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September 17, 2020 — January 29, 2021

Artists: Cecilia López, Jules Gimbrone, Nikita Gale, Thessia Machado, Nao Nishihara, Adrian Piper, Stevie Say and Lucie Vítková

Curatorial Statement

In, Of, From: Experiments in Sound, organized in collaboration with Cecilia López and Jules

Gimbrone, explores new ways of understanding the relationship between sound art and

the traditional gallery experience. Gallery visitors are invited to rethink the specific

temporalities and spatiality of the exhibition space with the goal of creating new dialogues

in the academic context and wider art world. The exhibition creates a tension within

dominant practices of art display and includes works by the following contemporary artists:

Nikita Gale, Jules Gimbrone, Cecilia López, Thessia Machado, Nao Nishihara, Adrian Piper,

and Stevie Say and Lucie Vítková.

Out of all of the physical human senses, auditory perception, hearing, is the hardest

to effectively filter. In most situations a person can be fairly selective about what they

touch, they can close their eyes to avoid a sight they do not wish to see, and a simple

pinch of the nose effectively shuts down the olfactory system. Even in an ideal situation,

though, it is difficult to block out all sound, as evinced in the limitations of various noise-

canceling devices. Perhaps it is because of this fact that sound is one of the most regulated

environmental stimuli in today’s society, from apartment buildings to public spaces. What is

normally called music is simply sound beholden to a culturally regulated system of control.

What differentiates music from noise is whether or not sound has been bound up by the

formal apparatus of key, scale, and note, then arranged by the internal logic of that system

into a “proper order.” John Cage began working against this rigid notion in the 1950s,

ultimately affirming that all sound is music.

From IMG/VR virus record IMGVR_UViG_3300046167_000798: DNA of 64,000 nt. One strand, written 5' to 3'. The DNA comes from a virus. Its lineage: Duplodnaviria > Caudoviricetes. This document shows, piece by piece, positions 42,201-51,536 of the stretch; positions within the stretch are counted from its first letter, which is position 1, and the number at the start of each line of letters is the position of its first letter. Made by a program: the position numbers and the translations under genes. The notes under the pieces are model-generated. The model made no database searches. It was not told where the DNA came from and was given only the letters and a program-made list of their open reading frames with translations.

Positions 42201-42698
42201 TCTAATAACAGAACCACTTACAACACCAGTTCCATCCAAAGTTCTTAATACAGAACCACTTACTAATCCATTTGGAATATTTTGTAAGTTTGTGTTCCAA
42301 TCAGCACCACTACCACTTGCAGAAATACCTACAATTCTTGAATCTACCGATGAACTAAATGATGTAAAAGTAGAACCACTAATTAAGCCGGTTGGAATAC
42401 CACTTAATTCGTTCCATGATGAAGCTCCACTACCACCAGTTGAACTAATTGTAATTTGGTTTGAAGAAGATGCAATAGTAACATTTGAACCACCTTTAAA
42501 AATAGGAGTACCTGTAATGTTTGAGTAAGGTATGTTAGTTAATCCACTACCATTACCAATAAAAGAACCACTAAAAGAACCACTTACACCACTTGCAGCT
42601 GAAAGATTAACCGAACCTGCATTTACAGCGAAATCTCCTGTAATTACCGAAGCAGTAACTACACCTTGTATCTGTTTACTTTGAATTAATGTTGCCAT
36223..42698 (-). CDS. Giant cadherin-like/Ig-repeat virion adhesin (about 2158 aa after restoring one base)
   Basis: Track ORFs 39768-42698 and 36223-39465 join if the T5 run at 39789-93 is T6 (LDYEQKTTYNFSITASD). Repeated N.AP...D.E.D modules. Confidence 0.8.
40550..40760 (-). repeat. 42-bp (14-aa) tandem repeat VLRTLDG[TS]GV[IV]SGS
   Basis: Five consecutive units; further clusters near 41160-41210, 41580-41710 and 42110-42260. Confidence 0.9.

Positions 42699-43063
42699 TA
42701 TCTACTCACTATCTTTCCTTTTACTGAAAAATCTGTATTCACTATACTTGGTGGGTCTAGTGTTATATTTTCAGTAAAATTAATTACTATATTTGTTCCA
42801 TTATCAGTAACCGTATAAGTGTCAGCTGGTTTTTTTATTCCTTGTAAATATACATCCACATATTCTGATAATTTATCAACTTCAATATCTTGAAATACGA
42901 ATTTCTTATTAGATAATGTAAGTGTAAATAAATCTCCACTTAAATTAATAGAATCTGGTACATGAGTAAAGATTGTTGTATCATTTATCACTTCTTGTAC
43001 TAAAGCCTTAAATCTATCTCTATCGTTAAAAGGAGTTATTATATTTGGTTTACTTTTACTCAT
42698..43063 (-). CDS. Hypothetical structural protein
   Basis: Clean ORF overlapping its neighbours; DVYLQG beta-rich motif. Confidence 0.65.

The artists in this exhibition each take up this legacy in various ways, marrying sound to

its spatialization and installation in a gallery setting. Beyond this, each artist challenges not

only culturally imposed hierarchies and aesthetic conventions that privilege the visual over

the aural, they also introduce the visitor to the social and political implications of sound,

whether by creating a silent piece modeled on a historical barricade, or a resonating platform

that is constantly acting upon and being acted upon by the environment around it.

The title, In, Of, From, highlights the perpetually shifting subject/object position that exists

within entities that are both constantly producing and constantly absorbing sounds and

their various implications. In this way, the exhibition title captures how each work is less

about sound as an independent object but something that exists in, of, and from a relation

to other concerns.

The artists, who also helped organize this exhibition, seek to establish a place for sound

art that radically confronts normative boundaries within artistic practice and culture.

In doing so, In, Of, From helps to reveal the arbitrariness of these boundaries. The works

presented here ask the gallery visitor to acknowledge the difficulty of completely filtering

the sound of one’s environment and, though it may be disconcerting, to relinquish the

comfort found in the usual principles of sonic organization in recognition of the true fluidity

of socio-cultural norms.

Mark Hodge



With the participation of Cecilia Lopéz, Jules Gimbrone, Nikita Gale, and Thessia Machado
Moderated by Mark Hodge

Installation Shots

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